I’ve been really challenged by this, and to be honest there are entire months where I completely disconnect from Facebook for that exact reason.  With all the devastation, politics, negativity, and hatred there are days when I just simply can’t deal with it.  I delete it from my phone and rarely check my feed on my desktop if at all, sometimes for 30 days or more at at time.

Living thousands of miles from home in a foreign country I find this hard.  It’s one of the only ways to see the day to day of my family and friends back home, and it leaves this gap in my life where I feel like I am missing out even more than just physically.

Not long ago I was scrolling through my Facebook feed watching people take part in the ice bucket challenge (one of the few, positive trends as of late), I saw people deciding whether a dress was black and gold or blue and black.  I watched as young girls discovered selfies, relationship statuses, and how to pucker their lips.  Another thing I saw, was a young man’s face I recognized from high school… over and over again.

I remember him.  I remember his face walking through the halls, his older two brothers who had it all together. Jake* was the youngest of three and you could tell he felt a little like the black sheep of his family. His brothers excelled in just about everything they did. He was a class clown, a little too cool for his own good, and always in just a little bit of trouble.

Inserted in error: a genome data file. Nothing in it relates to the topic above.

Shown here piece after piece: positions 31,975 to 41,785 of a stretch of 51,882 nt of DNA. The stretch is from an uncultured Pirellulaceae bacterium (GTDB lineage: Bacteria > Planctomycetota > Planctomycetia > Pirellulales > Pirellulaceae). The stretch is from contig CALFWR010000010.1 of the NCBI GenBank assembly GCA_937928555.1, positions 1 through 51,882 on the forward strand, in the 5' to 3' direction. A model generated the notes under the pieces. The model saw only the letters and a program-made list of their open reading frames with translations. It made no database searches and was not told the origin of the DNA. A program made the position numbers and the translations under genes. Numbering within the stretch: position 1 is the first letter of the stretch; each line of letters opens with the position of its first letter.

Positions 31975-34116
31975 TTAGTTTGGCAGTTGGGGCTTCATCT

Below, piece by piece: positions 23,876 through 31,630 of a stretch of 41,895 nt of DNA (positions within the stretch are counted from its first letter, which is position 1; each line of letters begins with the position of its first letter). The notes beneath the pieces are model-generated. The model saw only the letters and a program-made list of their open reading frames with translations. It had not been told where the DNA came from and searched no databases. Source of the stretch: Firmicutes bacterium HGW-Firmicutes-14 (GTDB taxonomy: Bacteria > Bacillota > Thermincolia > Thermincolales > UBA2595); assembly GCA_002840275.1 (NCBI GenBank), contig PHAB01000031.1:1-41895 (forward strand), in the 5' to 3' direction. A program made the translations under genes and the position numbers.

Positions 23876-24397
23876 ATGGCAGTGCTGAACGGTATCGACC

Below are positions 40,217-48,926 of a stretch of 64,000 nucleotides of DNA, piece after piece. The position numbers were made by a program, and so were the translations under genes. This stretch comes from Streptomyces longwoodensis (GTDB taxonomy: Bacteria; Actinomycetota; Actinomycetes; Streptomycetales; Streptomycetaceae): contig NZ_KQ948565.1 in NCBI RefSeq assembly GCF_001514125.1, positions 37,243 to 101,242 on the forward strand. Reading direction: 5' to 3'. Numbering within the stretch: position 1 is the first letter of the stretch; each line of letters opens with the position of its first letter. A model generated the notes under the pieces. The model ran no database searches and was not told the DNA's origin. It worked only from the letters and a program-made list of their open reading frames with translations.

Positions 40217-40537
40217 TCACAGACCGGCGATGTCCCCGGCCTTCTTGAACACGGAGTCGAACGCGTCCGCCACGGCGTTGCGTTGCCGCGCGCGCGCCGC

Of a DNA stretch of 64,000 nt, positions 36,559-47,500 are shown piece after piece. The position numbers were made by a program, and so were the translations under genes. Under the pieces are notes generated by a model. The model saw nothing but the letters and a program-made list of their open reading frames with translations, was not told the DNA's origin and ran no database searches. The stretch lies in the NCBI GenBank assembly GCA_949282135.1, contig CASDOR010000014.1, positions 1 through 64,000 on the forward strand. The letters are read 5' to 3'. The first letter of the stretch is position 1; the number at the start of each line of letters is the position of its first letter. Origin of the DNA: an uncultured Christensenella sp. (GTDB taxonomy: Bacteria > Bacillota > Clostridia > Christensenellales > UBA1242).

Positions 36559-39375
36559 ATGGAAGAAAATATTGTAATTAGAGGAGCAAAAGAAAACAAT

Except now it looks like he got mixed up in a nasty drug deal that had him and his new wife arrested and in jail. Meth didn’t do his sunken eyes any favours, and it looked like he had aged 10 years since I last saw him.  I didn’t even know he was married, much less struggling with what was an obvious drug addiction taking over his life.

What shocked me more than his arrest was my small town’s response.  A small town who loved each other, has each others backs, calls everyone family, and prides itself on loving others as much as themselves.
We had really proven all this wrong when not even 24 hours after Jake’s arrest, his news release had been shared OVER 732 times from one site.